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Students who take Introductory Principles of Nutrition are enthusiastic about food and its role in human health. But what they may not be expecting are discoveries they make about their own eating habits.

A main component of the course is the diet analysis project, in which students track and analyze their own diets. Eric Fontaine and many other alumni cite this project as a big influence on personal lifestyle changes in terms of diet and physical activity. Many even report weight loss, improved energy, better sleep habits, and improved overall well-being.

Fontaine, a physical therapist, said he has a greater awareness of his own nutritional and eating choices based on the information he learned in the class. He also said the course gave him a good foundational education in nutrition and basic biological science, which remains helpful to him today when patients ask questions about nutrition.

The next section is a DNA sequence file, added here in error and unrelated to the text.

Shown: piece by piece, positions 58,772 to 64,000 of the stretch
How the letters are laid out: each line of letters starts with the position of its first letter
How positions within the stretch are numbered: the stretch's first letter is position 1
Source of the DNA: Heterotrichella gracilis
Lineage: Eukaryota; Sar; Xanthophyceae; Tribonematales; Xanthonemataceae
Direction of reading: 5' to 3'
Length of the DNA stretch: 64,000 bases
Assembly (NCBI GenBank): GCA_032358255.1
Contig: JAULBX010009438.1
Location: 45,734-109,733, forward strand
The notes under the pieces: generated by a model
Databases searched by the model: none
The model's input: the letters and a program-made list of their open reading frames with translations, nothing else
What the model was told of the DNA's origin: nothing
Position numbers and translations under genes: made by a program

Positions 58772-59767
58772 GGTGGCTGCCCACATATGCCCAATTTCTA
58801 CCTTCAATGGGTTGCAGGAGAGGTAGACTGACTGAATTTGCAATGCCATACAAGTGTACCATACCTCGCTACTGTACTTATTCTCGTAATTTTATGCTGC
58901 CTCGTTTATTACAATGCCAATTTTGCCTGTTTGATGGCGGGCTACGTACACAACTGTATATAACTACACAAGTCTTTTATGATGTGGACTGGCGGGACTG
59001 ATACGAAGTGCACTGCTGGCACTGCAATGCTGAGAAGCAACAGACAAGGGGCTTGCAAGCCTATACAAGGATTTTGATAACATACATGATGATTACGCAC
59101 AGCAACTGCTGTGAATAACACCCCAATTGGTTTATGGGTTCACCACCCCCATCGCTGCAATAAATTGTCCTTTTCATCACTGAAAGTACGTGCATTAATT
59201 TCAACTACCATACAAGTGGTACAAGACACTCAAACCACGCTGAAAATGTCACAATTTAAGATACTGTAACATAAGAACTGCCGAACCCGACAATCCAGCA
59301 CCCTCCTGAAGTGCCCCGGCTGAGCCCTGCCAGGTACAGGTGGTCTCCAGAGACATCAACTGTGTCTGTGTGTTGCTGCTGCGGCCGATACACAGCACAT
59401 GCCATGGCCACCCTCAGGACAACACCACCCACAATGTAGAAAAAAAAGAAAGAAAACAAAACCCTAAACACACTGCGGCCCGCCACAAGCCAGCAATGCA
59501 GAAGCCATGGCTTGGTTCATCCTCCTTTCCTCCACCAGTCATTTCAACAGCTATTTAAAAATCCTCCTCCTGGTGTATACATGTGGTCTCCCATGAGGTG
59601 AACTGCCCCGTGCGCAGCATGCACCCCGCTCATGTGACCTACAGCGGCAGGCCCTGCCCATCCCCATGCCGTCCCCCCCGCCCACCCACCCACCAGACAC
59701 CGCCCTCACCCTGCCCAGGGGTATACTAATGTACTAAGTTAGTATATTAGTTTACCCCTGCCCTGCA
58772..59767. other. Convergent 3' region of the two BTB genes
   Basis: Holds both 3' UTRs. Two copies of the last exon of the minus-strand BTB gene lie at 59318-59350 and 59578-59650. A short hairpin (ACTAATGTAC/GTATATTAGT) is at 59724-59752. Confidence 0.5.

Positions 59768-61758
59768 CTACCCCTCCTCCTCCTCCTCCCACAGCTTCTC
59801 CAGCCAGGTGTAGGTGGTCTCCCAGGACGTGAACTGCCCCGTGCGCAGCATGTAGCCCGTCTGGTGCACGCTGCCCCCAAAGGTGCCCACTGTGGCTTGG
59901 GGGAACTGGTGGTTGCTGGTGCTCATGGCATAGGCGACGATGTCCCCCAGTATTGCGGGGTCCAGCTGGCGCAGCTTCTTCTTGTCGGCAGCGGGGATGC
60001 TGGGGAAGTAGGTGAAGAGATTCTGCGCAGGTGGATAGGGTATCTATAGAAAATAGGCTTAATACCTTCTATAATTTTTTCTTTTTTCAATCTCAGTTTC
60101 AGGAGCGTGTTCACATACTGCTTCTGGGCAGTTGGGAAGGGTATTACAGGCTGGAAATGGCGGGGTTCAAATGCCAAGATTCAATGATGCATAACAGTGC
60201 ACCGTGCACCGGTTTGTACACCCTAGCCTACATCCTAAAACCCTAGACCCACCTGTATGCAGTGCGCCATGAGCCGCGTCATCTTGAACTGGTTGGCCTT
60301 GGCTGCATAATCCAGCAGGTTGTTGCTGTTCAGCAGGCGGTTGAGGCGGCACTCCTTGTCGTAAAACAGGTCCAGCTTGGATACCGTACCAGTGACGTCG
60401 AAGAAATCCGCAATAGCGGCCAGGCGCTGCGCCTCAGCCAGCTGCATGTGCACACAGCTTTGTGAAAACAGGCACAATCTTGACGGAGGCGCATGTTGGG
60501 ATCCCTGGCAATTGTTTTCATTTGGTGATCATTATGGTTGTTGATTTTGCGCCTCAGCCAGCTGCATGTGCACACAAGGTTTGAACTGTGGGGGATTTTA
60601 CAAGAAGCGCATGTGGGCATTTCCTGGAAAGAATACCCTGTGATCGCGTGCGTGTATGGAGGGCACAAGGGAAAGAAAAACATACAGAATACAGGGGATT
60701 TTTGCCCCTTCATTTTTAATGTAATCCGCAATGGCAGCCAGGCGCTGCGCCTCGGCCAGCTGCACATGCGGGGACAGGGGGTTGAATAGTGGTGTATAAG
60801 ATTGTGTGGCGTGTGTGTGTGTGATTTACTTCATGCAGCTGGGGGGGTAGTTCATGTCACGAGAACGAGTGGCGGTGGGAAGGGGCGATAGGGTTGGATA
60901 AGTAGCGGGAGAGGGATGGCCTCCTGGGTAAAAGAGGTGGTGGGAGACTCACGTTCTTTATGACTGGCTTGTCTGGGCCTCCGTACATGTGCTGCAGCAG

The course addresses vitamins and minerals relevant to public health, complexities of the obesity epidemic, approaches to maintaining energy balance for weight management, and the latest nutrition science and food trends. The Department of Nutritional Sciences has offered the course since the 1950s and it is taken by students across the University.

“Given the prevalence of obesity in our culture, it is important for classes like this to continue to ensure future students have a good understanding of the effects of both good and poor nutrition and how to modify their dietary choices to foster good health.” – Eric Fontaine ’11 KINES